Daniele Quercia paints a familiar picture in his TED talk, Happy Maps. So many of us take the same route to work every day, possibly using maps on our smartphones, without really stopping to think whether a better route exists, a more beautiful route, even a happier route. Quercia points out that with his background as a scientist and engineer his focus has so often been on finding efficiency just as mapping apps give us one simple, short route to our destination.
But after taking a detour on his bicycle one day Quercia found a beautiful, quiet route that only took him a minute or two longer than his usual, busy, grey route. At the TED event in Berlin Quercia said that after this experience he became fascinated with the ways in which people can enjoy a city and started to use computer science tools to replicate social science. He says: ‘I became captivated by the beauty and genius of traditional social science experiments done by Jane Jacobs, Stanley Milgram, Kevin Lynch. The result of that research has been the creation of new maps, maps where you don’t only find the shortest path… but also the most enjoyable path.’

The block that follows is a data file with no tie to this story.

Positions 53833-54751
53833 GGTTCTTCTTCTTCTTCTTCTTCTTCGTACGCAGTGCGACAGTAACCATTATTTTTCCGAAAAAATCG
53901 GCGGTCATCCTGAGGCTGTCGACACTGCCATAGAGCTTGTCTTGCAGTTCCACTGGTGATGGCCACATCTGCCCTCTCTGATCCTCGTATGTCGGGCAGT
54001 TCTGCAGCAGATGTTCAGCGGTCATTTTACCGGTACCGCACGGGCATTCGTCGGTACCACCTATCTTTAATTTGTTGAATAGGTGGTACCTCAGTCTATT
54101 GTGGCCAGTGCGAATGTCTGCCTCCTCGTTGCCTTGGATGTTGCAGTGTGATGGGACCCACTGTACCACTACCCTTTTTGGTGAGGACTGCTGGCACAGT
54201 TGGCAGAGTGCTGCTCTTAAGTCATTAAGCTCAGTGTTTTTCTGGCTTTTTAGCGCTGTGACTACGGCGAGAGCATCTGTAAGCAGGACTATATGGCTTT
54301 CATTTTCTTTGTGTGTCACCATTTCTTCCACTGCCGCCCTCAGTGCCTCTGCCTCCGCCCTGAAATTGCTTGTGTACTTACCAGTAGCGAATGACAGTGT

To create these maps Quercia created a crowdsourcing platform game and presented thousands of online participants with two contrasting urban scenes and asked them to choose which one was more quiet, beautiful or happy. Quercia later started working for Yahoo Labs and speaks about the development of these Happy Maps, with the potential to create a mapping tool that would return the most enjoyable routes based not only on aesthetics but also based on smell, sound, and memories.
Quercia ends his talk by challenging the audience to confront some of their daily habits, concluding: ‘If you think that adventure is dangerous, try routine. It’s deadly.’
View at tinyurl.com/my69okk
Reviewed by Ella Rhodes who is The Psychologist’s staff journalist
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